The Special Rapporteur on Child Protection has said the Government will have to legislate to remove gaps regarding the assessment and management of disclosures of childhood sexual abuse.
Conor O'Mahony, law lecturer at University College Cork, was speaking at the launch of One in Four's 2019 annual report and said he would be making four recommendations in his forthcoming report to deal with the issue.
One in Four has consistently raised its concerns over procedures aimed at protecting survivors of abuse and allowing them to come forward, with the requirement to inform alleged perpetrators of the fact that an allegation has been made.
"The normal daily routines of work, school, socialising and family events have always been an important scaffolding to help survivors contain trauma symptoms and this has now been removed." Maeve Lewis CEO @ConorUCCLaw @Joe0712 @JillianvT https://t.co/lPSK2N0cUy— One in Four (@oneinfourirish) October 1, 2020
In the annual report One in Four said: "We have had difficulties over the years with the manner in which Tusla social workers respond to these retrospective allegations and with inconsistencies in practice in different parts of the country.
"We were pleased when Tusla announced that a new unified protocol would be put in place around the country. However, when we had sight of the proposed Tusla Child Abuse Substantiation Practice (CASP) we became very concerned.
"While there is lack of clarity in many areas, two main issues stood out. In order to ensure due process to the offender, Tusla proposes to pass on the name of the person making an allegation and the details even if the allegation is passed on by a mandated professional and the survivor does not wish to meet with a social worker.
"CASP also allows for the possibility that the alleged abuser would have the right to cross-examine the survivor. These practices could place our clients in danger of intimidation or physical violence and cause immense anxiety and further trauma."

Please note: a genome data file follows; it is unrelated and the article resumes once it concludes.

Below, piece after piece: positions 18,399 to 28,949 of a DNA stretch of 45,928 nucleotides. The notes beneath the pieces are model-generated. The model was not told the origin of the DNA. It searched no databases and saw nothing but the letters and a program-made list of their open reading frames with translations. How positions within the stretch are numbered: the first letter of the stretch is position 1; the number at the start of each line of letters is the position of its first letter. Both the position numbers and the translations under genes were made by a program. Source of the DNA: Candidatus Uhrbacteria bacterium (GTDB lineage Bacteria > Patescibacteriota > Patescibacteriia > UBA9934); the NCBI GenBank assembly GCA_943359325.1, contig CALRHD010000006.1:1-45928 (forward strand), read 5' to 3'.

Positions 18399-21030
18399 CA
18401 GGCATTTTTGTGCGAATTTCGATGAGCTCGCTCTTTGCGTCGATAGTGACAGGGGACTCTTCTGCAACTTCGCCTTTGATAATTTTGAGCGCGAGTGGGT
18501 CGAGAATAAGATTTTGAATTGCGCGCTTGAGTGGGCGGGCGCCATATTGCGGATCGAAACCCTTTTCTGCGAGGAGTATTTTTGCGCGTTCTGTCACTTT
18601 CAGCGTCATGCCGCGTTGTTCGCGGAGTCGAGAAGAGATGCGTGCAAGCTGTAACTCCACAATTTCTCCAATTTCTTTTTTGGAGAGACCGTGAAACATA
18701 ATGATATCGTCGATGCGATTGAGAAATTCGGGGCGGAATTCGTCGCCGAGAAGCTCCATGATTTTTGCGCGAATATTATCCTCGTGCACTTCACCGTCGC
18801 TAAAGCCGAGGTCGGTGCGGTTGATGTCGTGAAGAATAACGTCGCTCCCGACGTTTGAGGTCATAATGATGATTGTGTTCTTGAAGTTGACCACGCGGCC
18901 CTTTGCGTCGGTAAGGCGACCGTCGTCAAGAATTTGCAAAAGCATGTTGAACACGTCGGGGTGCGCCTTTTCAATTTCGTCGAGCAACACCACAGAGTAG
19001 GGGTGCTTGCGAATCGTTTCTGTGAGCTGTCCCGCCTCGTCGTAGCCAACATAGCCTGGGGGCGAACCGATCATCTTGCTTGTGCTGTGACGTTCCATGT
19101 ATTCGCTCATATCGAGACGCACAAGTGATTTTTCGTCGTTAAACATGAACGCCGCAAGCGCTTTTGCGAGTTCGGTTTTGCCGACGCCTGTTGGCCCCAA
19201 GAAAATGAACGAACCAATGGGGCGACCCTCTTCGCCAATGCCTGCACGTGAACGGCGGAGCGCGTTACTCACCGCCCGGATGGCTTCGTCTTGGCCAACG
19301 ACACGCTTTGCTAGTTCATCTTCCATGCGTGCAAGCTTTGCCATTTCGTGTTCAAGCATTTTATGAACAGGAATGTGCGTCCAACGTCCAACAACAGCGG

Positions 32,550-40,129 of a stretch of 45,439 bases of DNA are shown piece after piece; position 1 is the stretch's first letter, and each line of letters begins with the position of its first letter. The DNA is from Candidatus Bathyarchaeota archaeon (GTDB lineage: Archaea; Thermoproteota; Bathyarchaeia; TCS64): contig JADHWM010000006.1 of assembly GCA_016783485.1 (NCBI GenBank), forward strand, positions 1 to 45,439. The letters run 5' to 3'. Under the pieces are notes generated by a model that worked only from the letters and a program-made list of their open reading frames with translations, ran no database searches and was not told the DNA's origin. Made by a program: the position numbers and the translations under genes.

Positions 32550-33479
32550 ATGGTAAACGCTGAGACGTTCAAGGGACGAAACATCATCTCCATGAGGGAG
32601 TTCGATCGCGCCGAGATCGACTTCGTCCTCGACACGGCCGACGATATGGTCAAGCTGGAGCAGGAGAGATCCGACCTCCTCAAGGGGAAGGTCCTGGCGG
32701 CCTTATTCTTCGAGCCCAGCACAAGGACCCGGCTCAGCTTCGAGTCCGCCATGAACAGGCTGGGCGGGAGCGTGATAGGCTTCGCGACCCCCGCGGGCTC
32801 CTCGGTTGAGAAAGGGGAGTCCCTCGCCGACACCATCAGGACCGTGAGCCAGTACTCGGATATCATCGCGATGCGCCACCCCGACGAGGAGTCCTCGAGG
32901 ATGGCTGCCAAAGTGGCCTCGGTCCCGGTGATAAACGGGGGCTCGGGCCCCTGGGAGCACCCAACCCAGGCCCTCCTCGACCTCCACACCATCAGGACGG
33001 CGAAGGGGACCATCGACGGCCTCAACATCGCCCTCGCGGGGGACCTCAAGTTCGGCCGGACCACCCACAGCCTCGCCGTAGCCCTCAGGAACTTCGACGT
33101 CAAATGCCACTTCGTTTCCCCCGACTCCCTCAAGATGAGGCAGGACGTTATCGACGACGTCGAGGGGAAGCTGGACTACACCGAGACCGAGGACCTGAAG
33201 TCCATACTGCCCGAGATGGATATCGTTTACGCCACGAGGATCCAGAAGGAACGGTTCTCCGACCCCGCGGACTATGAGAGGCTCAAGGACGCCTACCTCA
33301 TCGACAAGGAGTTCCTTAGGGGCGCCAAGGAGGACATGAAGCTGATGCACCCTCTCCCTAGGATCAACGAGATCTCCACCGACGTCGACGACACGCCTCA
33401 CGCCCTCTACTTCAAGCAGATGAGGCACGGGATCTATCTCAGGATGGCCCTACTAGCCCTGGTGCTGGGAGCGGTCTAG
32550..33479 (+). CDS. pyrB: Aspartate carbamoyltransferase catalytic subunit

The organisation, which last year worked with 673 clients, also said it was concerned that this practice may dissuade survivors from reaching out for help in the first place.
Tusla CEO Bernard Gloster has already stressed that the Child and Family Agency would not be rushing anyone into a situation where they would be cross-examined and the CASP policy has been deferred into next year.
However, Conor O'Mahony said the Government needed to address legislative gaps.
He said his upcoming report — his first as rapporteur — will make four recommendations:
- That there be a revised statutory basis for the balance of rights between victim and those accused;
- A separation of the investigative and decision-making roles of social workers;
- A streamlined process that takes account of the needs of victims;
- A need to address the significant challenge surrounding data protection issues in this area.
Responding to Conor O’Mahony’s comments, Assistant Professor of Social Work at UCD, Joe Mooney, said that while the possibility of a victim being cross-examined will be extremely rare, it is the dynamic created by this very possibility that could interact with the trauma created by abuse which may deter victims and survivors from coming forward.
Half of the psychotherapy clients One in Four worked with last year had been abused in their own family and the report also highlighted the delay in cases coming before the courts as an issue.
Of the 42 people who had perpetrated abuse and who undertook its Phoenix Prevention programme last year, 24 had been involved in extra-familial abuse, and, of those, online abuse was most common when it came to their relationship to the victim.
One in Four CEO Maeve Lewis said the impact of Covid-19 had been significant, with disruption to the "scaffolding" of normal daily routines of work, school, socialising and family events, while some survivors had found themselves returning to homes where the abuse had originally taken place.